The Valdosta Daily Times
Where some have found depression and denial, strife and suffering, Joyce Lancaster has found peace.
In spite of being diagnosed with three different types of cancer, enduring open-heart surgery and having a schedule of regular injections planned for the rest of her life, she remains positive and trusts God has placed her on a gracious path.
When Lancaster was diagnosed with Stage II breast cancer at 55, she “didn’t think it was anything,” she said. Her gynecologist found a lump on a mammogram six years ago, and a biopsy followed a month later. When it was discovered to be cancerous, a complete mastectomy soon followed, but there were other complications.
Lancaster’s doctor had warned her that an aortic valve was slowly closing up, and that she would have to undergo open-heart surgery to solve the problem. The surgery was scheduled on her birthday.
“I fully believe had I not had to have the open-heart surgery, that the cancer wouldn’t have come back,” Lancaster said.
A year passed without further incident, and Lancaster and her doctors believed her to be in remission, but six months later, a PET scan detected a spot in her lung and on a lymph node in her neck. The lymph node was removed, but she was prescribed radiation therapy for her lung.
Lancaster lost her hair, struggled through the illness caused by chemo and returned to health again. Then in December 2011, scanners detected a third spot near the end of her trachea and in her right side.
“So I had to have chemo again, and lost my hair again,” Lancaster said. “They did the PET scan back in May, and it was good. I didn’t have any cancer.”
Doctors have diagnosed Lancaster as Stage IV metastatic, and every three weeks now she must return to the hospital to get an injection of Perceptin using a port that has been permanently installed in her chest below her collar bone.
The medication takes about 30 minutes to enter her body, but the time waiting for returned lab work to see if she’s healthy enough for the medication extend the visits to sometimes two hours, she said. Still, she remains positive.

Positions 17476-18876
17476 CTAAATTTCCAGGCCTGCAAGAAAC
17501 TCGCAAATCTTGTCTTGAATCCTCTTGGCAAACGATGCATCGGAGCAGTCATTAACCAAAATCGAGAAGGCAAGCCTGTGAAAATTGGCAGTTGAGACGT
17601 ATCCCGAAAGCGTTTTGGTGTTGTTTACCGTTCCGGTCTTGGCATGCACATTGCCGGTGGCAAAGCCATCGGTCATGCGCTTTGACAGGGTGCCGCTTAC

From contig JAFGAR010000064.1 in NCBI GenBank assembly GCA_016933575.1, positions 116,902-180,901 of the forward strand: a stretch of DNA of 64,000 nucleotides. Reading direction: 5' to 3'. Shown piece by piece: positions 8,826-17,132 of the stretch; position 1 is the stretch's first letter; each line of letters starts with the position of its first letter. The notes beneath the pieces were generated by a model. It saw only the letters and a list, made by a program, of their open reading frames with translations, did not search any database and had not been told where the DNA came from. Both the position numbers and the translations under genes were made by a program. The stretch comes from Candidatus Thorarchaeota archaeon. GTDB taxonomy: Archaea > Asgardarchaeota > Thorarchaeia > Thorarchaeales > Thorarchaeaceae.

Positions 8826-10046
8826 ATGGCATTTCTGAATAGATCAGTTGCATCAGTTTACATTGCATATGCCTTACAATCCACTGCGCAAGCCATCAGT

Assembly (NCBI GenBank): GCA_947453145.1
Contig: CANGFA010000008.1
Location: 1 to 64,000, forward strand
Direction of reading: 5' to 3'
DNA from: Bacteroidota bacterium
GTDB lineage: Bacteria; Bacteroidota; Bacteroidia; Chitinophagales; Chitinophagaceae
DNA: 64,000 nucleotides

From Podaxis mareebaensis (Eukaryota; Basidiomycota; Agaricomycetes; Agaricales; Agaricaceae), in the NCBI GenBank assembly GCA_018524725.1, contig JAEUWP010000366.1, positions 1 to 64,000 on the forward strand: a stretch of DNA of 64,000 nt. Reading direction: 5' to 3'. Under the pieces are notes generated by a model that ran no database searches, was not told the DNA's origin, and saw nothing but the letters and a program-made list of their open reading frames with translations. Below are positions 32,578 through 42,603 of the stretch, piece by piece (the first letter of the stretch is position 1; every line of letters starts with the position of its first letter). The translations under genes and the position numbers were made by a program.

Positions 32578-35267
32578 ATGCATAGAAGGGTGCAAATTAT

“The good thing is, there’s new things coming out all the time,” Lancaster said. “Right now I’m taking a form of Perceptin that was discovered just a few years back.”
Doctors find new forms of the drug that is “keeping Lancaster alive” quite often, she said, but her oncologist decided to keep her on the one that was working.
Lancaster has two children and four grandchildren. When she knew she was going to lose her hair the first time, she made an event of cutting her hair to make sure her three grandsons and one granddaughter weren’t alarmed by her sudden baldness.
“I wanted all four of them to come and watch me have my hair cut off,” Lancaster said. “I didn’t want them to seem me bald-headed and it to be traumatic. We did mohawks and took pictures with grandbabies and mohawks, and then shaved the mohawks off.”
Her optimism has kept her strong and happy through the whole ordeal, and continues to help her through the continuing struggle. While her medication makes her tired, she tries to get what exercise she can outdoors and continues to attend her church, which has provided much support in addition to her family.
“Sometimes you think it’s never going to end, but I was OK with it. I’m at peace with everything that comes my way. I’m a very optimistic person, and I have faith in the Lord,” Lancaster said.
“I feel like God doesn’t make bad things happen, but he allowed this to happen to let me be a witness for him. I can talk to people about it and they seem to be lifted up from it, and it’s not anything I’ve done; it’s what he’s done through me.”
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